By Sarah Druhan
Photo: Vox – Source
While the beloved Nickelodeon series Avatar: The Last Airbender has retained a well-deserved presence over the years, its arrival onto Netflix during 2020 quarantine ushered it into a recent
resurgence. It’s hard to imagine any new watchers leaving unsatisfied. Although Avatar may be a children’s cartoon, critics have repeatedly hailed it as one of the best television shows of all time, citing its stunning worldbuilding and timeless characters. The Last Airbender pushed the limits of what a children’s cartoon could be, and, despite its 2008 finale, its fanbase has increased every year. When all this is considered, it’s a little shocking that its sequel series — The Legend of Korra — never got the same amount of attention.
Nowadays, even the staunchest Avatar fans may not even know The Legend of Korra’s existence. When this show, starring a female Avatar, first started airing, some fans complained of its many differences from A:TLA and gave up watching. But, Korra arguably mined much of its originality from its commitment to pushing Avatar’s established concepts.
As a member of the Southern Water Tribe — a group that the creators based on the Inuit Nations of North America — Korra is one of the only female Indigenous leads in television history. In attempts to give her a character arc opposite to that of Aang’s, Korra was characterized as brashly confident and hot-headed. While this attitude turned some vocal viewers off from the show, for many, Korra was likely a breath of fresh air. She was a seventeen-year-old female protagonist who was given room to depict her strong emotions and confidently take up space.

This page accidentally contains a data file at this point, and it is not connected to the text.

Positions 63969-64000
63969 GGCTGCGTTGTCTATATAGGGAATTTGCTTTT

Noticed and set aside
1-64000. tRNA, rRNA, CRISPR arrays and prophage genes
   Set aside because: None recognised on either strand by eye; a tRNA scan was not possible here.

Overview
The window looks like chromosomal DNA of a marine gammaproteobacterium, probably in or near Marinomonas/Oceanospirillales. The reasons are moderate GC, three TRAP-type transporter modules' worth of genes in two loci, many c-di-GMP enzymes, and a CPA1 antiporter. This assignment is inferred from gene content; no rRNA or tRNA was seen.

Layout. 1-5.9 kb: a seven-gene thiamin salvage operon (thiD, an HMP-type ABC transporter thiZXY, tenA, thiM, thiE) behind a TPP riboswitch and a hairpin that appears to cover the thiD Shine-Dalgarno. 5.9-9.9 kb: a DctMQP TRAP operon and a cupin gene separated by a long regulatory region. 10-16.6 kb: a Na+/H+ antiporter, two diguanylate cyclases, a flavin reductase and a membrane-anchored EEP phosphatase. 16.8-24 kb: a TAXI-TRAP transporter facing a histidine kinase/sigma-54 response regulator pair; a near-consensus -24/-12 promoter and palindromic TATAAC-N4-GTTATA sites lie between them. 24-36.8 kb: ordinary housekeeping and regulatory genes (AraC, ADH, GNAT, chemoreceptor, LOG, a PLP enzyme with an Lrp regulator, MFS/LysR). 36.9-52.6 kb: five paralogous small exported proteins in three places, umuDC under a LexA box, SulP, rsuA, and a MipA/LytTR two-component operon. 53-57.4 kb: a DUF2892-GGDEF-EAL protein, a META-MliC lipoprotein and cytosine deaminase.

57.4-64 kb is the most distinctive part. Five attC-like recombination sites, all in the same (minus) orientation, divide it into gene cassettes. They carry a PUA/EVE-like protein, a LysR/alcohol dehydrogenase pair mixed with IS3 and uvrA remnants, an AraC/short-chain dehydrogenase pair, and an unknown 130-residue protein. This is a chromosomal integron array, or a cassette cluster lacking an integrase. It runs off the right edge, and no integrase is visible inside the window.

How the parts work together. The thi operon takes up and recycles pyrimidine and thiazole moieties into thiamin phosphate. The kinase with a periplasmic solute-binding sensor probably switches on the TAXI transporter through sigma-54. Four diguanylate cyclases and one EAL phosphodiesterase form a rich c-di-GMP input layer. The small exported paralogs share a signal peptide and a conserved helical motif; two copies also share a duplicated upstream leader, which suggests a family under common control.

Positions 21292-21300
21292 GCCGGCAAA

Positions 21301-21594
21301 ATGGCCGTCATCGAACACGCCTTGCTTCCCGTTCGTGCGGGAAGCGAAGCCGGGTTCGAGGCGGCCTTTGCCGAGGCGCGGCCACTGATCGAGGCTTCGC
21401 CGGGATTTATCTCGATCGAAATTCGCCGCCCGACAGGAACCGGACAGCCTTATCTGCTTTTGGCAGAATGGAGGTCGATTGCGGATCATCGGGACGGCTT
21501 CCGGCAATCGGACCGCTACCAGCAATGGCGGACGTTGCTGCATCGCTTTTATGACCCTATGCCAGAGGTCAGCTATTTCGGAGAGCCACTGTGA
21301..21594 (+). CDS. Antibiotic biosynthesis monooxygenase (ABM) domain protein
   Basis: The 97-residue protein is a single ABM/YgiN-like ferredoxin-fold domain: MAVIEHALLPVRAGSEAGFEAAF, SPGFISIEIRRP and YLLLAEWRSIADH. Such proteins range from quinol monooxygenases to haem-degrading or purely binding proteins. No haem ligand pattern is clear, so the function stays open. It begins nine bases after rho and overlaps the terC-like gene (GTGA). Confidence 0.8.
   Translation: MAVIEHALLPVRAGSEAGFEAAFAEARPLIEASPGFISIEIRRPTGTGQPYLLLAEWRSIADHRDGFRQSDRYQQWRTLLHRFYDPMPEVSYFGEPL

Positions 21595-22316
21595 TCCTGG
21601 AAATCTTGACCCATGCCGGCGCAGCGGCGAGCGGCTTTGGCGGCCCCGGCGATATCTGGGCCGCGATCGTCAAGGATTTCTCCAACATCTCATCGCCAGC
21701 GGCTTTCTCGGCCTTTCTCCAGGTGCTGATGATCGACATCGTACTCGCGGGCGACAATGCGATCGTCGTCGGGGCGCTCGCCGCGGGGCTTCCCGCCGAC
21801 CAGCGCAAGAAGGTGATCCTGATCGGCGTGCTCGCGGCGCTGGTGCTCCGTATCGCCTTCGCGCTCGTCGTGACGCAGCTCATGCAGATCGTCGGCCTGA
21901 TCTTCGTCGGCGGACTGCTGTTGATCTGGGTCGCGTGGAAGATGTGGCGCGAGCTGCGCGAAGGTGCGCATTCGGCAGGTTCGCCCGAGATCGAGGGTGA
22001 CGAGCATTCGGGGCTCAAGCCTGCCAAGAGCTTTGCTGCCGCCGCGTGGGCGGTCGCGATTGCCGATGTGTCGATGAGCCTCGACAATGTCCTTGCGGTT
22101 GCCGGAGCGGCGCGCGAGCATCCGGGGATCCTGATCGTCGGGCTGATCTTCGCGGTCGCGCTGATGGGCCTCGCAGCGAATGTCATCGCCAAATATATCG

To fit the older cast, co-creators Bryan Konietzko and Michael DiMartino also looked to depict mature themes through villains a little more more complicated than Avatar’s Firelord Ozai. Season one’s main antagonist Amon claims to take people’s ‘bending’ abilities from them because he strives for a more equal society where ‘non-benders’ won’t be mistreated. In season three, the newly airbending anarchist Zaheer acts not out of selfish reasons, but because he genuinely believes harmony can only be achieved when the Avatar Cycle is ended and when those hoarding power and wealth are overthrown. When Zaheer does murder the Queen of the Earth Kingdom, he compares the taking of her life to the freedom that she as a dictator has taken from her people.
In their excellent designs of these more complex antagonists, Korra asks its audience to grapple with the validity and ethics of their actions, and maybe even with how their ideas might apply to the society we live in. Furthermore, the show’s final season sees Korra struggle with the trauma she has undergone as the world’s Avatar, something definitely unusual for a Nickelodeon cartoon and very unusual for a female protagonist. We watch as Korra tries to banish her fears and to return to who she once was, but gradually comes to the realization that the only way to begin healing is accepting the horrible things that have happened to her, and knowing that she will never be completely the same.